Albanian mafia takes control of Soho vice scene

The Albanian mafia has seized control of the Soho vice trade, according to a Home Office report.

In the space of less than a year, the ruthless Eastern European crime network has moved into almost all of the saunas and massage parlours in the heart of Britain's sex industry. The development is described as a "revolution" by one government source.

A Home Office briefing, seen by The Independent, says: "Around 70 per cent of sauna/massage parlours in Soho [are] now controlled by Albanians/Kosovars." The briefing said that the "tightening grip" of Albanian gangs on the vice trade was "changing the landscape" of Britain's sex industry. The Albanian mafia's establishment of a foothold in Britain is of deep concern to law enforcement agencies, which have been concerned by the crime network's growing presence in other parts of Europe.

A source said: "Twelve months ago, Albanian organised crime was not an issue for the UK. Their infiltration has been very swift."

Albanian gangs already control much of the vice in Greece, Germany and Italy, where they have been prepared to take on the Italian Mafia, particularly in Milan. The Home Office report follows a shocking study by Save the Children last March, which revealed that thousands of Albanian girls as young as 14 were being abducted from their families and sent overseas to work as prostitutes.

A concerted police raid on Soho brothels in February revealed that 80 per cent of women working as prostitutes were from overseas, mostly from the Balkans and Baltic states. According to the National Criminal Intelligence Service, Albanian women are also being moved to red light areas in the north of England and the Midlands. Nearly a decade ago it was predicted that Russian organised crime would seek to exert influence over the British vice trade but instead it is the Albanian gangs that have taken control.

Inspector Paul Holmes, of the Metropolitan Police clubs and vice unit, said the Albanians had come to prominence "very rapidly" by striking a deal with the Maltese and East End gangsters who have traditionally dominated the Soho vice scene. Inspector Holmes said he believed that 70 to 75 per cent of women working in the brothels were now from Albania or were Kosovo Albanians.

"The Albanians have inserted their girls into the existing infrastructure [of brothels] but the women are being controlled by organised criminals," he said.

The arrival of the Albanian mafia has not yet led to violence. Inspector Holmes described the relationship between the Albanians and the traditional London vice rackets as "almost like a comfortable bedfellow thing.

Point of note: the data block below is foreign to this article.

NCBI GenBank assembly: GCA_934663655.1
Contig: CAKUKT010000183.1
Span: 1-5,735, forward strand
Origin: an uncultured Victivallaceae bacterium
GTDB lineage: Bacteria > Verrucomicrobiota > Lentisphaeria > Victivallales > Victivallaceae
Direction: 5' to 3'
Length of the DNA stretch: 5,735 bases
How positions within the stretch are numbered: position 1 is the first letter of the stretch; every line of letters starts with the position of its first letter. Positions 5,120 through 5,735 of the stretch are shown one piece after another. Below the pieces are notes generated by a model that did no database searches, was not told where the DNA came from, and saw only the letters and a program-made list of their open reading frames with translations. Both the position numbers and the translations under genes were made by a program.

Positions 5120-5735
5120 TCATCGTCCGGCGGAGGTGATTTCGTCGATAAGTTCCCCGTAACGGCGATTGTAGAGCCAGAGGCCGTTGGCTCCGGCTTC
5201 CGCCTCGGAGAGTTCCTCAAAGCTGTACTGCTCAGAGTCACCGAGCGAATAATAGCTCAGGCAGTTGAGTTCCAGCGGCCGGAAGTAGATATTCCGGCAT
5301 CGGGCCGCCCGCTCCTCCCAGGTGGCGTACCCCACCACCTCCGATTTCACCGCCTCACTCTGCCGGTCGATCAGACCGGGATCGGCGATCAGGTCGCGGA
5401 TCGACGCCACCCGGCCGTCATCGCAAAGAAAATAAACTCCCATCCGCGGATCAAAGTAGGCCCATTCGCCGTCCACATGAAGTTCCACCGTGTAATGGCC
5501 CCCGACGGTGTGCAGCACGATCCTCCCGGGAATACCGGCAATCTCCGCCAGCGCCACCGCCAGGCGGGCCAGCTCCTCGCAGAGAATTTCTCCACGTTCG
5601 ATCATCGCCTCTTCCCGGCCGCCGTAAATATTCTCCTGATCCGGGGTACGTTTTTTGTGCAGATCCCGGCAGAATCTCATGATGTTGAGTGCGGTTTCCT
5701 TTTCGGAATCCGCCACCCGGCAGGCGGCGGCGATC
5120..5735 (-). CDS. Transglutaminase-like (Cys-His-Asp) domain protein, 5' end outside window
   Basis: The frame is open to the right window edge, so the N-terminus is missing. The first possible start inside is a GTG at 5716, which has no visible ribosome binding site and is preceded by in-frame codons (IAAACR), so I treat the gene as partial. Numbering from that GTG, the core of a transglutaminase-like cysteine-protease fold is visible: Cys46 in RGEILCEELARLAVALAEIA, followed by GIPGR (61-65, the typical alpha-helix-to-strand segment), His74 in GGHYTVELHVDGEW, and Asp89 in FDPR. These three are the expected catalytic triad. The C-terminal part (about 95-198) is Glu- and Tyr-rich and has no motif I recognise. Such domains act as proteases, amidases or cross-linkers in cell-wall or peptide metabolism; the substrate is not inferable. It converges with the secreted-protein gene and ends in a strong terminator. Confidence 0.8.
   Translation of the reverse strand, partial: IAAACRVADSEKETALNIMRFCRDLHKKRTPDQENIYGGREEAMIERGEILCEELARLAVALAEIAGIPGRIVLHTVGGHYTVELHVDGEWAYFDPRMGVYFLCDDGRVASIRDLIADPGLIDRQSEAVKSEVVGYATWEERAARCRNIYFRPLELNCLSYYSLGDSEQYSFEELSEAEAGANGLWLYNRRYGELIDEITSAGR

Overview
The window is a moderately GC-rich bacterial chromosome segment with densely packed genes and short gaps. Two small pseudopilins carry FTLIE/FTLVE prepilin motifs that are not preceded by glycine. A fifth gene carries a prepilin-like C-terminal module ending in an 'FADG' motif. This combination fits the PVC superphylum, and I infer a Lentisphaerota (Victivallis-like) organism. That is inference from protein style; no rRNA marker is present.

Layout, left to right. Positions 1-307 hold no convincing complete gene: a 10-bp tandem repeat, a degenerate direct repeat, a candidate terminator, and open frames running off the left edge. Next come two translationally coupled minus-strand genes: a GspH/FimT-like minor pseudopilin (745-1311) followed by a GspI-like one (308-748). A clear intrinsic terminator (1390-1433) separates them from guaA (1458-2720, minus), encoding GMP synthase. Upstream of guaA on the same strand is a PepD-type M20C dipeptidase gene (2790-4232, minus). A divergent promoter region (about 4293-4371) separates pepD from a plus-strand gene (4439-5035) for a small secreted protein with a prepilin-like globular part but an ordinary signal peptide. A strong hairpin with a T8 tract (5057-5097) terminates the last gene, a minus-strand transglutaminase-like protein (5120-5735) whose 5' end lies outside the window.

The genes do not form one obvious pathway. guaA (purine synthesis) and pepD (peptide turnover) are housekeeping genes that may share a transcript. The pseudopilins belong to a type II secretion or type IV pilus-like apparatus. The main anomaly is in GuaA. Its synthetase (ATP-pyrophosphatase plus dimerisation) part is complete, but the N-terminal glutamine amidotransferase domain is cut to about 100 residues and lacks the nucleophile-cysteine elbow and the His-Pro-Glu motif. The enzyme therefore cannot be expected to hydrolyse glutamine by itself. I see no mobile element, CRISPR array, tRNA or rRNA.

"The people that run these places want a set level of money and don't care whether the girls are from Albania or Mars. But we are concerned at what will happen when the turf is full and the Albanians start setting up their own places."

Similar scenarios in Italy and Germany have led to violent clashes, with the Albanian gangs demonstrating that they are ruthless and heavily armed.

But some women's groups challenge the official view of Albanian prostitution in London. They argue that the women, many of whom are seeking asylum, are not being victimised and are grateful for an opportunity to earn money.

Niki Adams of the English Collective of Prostitutes said all the Albanian women she had met had claimed to be "working independently" and none had said they were exploited by criminal racketeers.

"There are a number of women in Soho who are sending money back to their families and have said to us, 'I am the only wage earner in my family'," she said.

Inspector Holmes said 90 per cent of the women knew they would be working as prostitutes when they left Albania but he rejected the idea that they were working independently. "What they believe is that once they have paid their debt bond they will be able to make significant money for themselves. The reality is completely different," he said. "At its most benign it is ruthless exploitation and at its most malevolent it is rape on a daily basis." Albanian prostitutes were terrified of giving evidence against their pimps in case of reprisals against their families, he said.

The problem of the Albanian mafia in Britain will be raised tomorrow in Edinburgh, when some of the world's foremost experts on organised crime will meet to discuss emerging trends at the Global Forum for Law Enforcement and National Security.

The guest speaker, Mark Galeotti, the director of the organised crime centre at Keele University, told The Independent that the Albanian mafia was "the key group emerging at the moment" in Britain.

The old territorial crime families were "increasingly dinosaurial", he said.

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